How does the cache work?
If build time configuration
SPIFFS_CACHE is enabled, spiffs will keep mirrors of the flash in ram used when reading stuff. If build time configuration
SPIFFS_CACHE_WR is disabled, all writes are write through. If
SPIFFS_CACHE_WR is enabled, also writes are cached. The write cache (if there is one) for a file is flushed when calling
SPIFFS_lseek. All files are flushed when calling
This means that e.g.
SPIFFS_read might give errors concerning write operations.
Can spiffs run on an i2c eeprom?
Nope. At least none of the i2c eeproms I've come across. Spiffs uses the nor flash way of writing extensively, where a written byte is sort of AND-written. E.g. say you have a byte on your flash being erased, i.e. is 0xFF. If you first write 0xFE and then 0x7F to this same byte, spiffs expects this byte to be read as 0x7E. Of course, one could write a hal for spiffs that first reads what is supposed to be written, then AND writes in memory, and finally stores this ANDed data to the i2c eeprom. Considering i2c bus speeds, the performance would be horrible.
Why does half the tests fail when running
Because of a missing folder. Run
make all first.
How long will my SPI flash live?
That depends on everything. But, let's construct a simple case where we do not dive into details too much.
Let's say we have a 1MB flash. There is only one file. Each second we open the file, read a number, increment it, and store the file again.
Suppose we divide the flash into 128 bytes pages and 64k blocks. The flash copes with 10000 erases before it fails.
Thus, we will have 1MB / 64k = 16 blocks. Each block has 512 pages, and one file update will consume two pages (metadata + data), meaning we can do 512/2 = 256 file updates before we've used a full block which needs erasing before reuse. Also, spiffs always need two free blocks.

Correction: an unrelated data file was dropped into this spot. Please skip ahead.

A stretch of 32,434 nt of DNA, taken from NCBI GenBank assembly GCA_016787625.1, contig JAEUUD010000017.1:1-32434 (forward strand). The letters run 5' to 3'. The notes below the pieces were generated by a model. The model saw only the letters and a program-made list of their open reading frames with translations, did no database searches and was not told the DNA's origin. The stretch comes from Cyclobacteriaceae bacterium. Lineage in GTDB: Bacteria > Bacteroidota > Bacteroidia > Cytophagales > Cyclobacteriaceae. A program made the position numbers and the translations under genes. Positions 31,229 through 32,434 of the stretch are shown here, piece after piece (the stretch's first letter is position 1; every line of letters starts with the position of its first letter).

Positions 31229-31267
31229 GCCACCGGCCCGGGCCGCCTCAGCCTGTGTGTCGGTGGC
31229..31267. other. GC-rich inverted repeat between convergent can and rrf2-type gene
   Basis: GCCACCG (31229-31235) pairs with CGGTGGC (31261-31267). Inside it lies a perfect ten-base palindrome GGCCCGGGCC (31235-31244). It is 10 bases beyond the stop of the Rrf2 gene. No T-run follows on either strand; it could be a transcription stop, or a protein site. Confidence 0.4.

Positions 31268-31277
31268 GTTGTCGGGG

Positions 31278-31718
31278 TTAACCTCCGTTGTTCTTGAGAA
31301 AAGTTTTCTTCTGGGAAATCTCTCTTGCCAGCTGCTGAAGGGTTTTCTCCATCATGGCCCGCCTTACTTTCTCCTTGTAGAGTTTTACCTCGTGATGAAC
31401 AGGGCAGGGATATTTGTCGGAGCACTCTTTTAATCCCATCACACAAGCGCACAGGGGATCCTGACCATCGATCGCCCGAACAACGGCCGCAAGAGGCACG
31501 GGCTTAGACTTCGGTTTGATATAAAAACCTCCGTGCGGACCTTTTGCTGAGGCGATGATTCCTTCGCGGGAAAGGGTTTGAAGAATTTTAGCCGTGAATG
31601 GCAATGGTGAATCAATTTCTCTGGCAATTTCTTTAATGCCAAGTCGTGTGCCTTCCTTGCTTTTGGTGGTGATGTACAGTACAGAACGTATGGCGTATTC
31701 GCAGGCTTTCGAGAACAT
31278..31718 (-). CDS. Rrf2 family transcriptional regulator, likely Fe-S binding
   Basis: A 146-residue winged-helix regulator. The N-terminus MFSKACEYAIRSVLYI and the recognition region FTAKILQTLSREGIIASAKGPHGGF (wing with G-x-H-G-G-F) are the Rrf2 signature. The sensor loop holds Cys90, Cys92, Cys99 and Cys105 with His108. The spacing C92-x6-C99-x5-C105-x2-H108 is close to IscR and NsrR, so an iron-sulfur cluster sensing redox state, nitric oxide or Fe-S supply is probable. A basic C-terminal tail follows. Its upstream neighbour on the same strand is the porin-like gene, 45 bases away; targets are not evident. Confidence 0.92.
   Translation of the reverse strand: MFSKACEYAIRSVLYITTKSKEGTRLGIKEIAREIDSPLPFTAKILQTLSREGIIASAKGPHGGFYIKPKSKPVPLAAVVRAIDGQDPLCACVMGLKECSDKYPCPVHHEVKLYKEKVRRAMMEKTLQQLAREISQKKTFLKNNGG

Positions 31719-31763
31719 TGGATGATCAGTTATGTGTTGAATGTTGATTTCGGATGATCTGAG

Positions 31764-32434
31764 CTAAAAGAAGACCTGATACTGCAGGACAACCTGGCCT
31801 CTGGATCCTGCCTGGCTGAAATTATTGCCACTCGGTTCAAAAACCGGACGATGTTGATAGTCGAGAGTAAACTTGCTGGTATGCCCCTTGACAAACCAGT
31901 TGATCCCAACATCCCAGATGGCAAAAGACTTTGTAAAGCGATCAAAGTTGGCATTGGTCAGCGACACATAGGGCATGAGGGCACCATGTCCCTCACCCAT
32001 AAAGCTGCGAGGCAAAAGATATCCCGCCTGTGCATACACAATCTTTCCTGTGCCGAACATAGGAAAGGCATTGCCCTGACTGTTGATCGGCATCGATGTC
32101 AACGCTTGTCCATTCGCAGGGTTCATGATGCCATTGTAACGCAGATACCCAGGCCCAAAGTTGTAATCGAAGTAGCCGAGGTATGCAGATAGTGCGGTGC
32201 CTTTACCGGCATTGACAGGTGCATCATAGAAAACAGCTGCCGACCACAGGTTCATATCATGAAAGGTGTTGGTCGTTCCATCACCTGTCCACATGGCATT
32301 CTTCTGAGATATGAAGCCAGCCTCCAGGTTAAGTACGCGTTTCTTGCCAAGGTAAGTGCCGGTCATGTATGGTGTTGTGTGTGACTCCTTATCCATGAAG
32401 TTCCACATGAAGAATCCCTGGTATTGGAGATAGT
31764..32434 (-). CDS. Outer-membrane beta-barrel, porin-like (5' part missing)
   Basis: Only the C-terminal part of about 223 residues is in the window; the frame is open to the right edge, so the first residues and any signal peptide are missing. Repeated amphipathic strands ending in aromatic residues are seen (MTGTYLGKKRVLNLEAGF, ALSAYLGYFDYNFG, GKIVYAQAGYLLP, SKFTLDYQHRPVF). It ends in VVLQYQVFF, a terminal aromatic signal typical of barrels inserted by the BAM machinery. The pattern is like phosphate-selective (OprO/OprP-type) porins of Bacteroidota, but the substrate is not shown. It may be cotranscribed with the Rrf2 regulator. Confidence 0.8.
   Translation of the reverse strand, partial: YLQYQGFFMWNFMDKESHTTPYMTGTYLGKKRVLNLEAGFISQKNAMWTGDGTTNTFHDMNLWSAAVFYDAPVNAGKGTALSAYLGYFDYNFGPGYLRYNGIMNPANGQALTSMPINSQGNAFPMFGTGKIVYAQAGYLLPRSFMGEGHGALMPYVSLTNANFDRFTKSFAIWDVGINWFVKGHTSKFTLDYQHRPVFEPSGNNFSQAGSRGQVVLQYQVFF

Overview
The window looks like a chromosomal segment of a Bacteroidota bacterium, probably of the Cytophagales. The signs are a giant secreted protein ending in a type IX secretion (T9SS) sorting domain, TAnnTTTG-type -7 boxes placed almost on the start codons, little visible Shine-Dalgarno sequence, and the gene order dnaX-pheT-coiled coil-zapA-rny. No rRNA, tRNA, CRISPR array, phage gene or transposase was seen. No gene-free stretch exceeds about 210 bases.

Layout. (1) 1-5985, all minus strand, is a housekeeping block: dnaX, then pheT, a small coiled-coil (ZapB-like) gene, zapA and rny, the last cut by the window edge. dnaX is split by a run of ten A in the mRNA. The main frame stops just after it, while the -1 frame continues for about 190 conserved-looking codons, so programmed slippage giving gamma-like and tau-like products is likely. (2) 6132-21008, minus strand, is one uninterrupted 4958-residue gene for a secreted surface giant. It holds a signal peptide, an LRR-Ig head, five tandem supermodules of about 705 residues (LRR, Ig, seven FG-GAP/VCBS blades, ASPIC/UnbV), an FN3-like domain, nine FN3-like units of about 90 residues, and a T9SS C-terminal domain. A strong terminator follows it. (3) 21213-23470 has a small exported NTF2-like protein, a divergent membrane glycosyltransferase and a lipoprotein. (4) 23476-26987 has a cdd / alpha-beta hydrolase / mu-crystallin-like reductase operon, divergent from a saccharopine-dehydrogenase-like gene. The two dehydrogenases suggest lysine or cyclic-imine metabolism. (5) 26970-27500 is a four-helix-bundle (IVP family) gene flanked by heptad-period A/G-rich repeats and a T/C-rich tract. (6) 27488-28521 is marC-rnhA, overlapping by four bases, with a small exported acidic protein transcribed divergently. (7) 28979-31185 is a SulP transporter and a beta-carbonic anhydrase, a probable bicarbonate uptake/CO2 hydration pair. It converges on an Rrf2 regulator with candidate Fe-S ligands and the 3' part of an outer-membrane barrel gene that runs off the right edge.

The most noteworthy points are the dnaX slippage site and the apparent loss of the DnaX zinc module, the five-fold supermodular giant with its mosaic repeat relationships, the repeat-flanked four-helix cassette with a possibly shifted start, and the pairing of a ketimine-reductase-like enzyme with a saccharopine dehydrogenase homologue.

Considering above, after (16-2) * 256 = 3584 file updates the system is full of deleted pages and blocks will need to be erased. Henceforth, after each 256th file update a block must be erased. As we have 16 blocks and have wear leveling, it will take 256 * 16 file updates before same block is erased again. This we can do 10000 times before things fail, so to sum it up we can do 3584 + (256 * 16) * 10000 file updates before the spi flash is worn out, roughly 40960000 times. To play it safe as we haven't considered some extra meta data, we multiply by 0.75 (pretty aggressive) we sum it up to 30,7 million.
Which at one write per second is 355 days.
On the other hand, if your update occurs once per minute you can expect a failure in 58 years.
Also, many flashes today can be erased 100000 times (or more) before failure which would multiply above life time by ten. Check the datasheet.
Will file list order be preserved?
No. When you list files on your file system, the order is arbitrary. Also, due to garbage collection, it may be rescrambled as soon as you make any changes to your file system. If ordering of files are important it is up to the user to take care of this; e.g. by a sequence number in the file name.